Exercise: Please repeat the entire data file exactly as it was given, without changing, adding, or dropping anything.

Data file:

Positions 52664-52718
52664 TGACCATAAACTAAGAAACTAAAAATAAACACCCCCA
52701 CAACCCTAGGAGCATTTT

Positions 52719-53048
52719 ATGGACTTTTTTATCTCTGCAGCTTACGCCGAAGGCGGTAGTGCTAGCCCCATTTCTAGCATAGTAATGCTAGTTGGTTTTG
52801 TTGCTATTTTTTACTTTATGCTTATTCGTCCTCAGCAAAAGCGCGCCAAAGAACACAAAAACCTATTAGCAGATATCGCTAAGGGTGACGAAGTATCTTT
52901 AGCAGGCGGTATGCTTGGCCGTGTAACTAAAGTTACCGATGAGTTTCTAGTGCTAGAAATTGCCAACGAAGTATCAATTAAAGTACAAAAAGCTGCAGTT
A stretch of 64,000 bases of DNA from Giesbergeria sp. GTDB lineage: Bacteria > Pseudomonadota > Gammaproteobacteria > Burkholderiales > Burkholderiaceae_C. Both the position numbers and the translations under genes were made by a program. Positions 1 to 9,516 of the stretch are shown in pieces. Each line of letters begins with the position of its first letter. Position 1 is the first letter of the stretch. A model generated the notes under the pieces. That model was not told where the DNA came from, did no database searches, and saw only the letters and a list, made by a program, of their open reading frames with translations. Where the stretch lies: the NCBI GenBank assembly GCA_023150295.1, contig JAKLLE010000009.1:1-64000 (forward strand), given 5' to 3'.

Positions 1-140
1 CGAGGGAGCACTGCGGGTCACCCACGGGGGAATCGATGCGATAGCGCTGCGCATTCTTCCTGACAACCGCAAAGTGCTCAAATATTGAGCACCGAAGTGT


Positions 52664-52718
52664 TGACCATAAACTAAGAAACTAAAAATAAACACCCCCA
52701 CAACCCTAGGAGCATTTT

Positions 52719-53048
52719 ATGGACTTTTTTATCTCTGCAGCTTACGCCGAAGGCGGTAGTGCTAGCCCCATTTCTAGCATAGTAATGCTAGTTGGTTTTG
52801 TTGCTATTTTTTACTTTATGCTTATTCGTCCTCAGCAAAAGCGCGCCAAAGAACACAAAAACCTATTAGCAGATATCGCTAAGGGTGACGAAGTATCTTT
52901 AGCAGGCGGTATGCTTGGCCGTGTAACTAAAGTTACCGATGAGTTTCTAGTGCTAGAAATTGCCAACGAAGTATCAATTAAAGTACAAAAAGCTGCAGTT
A stretch of 64,000 bases of DNA from Giesbergeria sp. GTDB lineage: Bacteria > Pseudomonadota > Gammaproteobacteria > Burkholderiales > Burkholderiaceae_C. Both the position numbers and the translations under genes were made by a program. Positions 1 to 9,516 of the stretch are shown in pieces. Each line of letters begins with the position of its first letter. Position 1 is the first letter of the stretch. A model generated the notes under the pieces. That model was not told where the DNA came from, did no database searches, and saw only the letters and a list, made by a program, of their open reading frames with translations. Where the stretch lies: the NCBI GenBank assembly GCA_023150295.1, contig JAKLLE010000009.1:1-64000 (forward strand), given 5' to 3'.

Positions 1-140
1 CGAGGGAGCACTGCGGGTCACCCACGGGGGAATCGATGCGATAGCGCTGCGCATTCTTCCTGACAACCGCAAAGTGCTCAAATATTGAGCACCGAAGTGT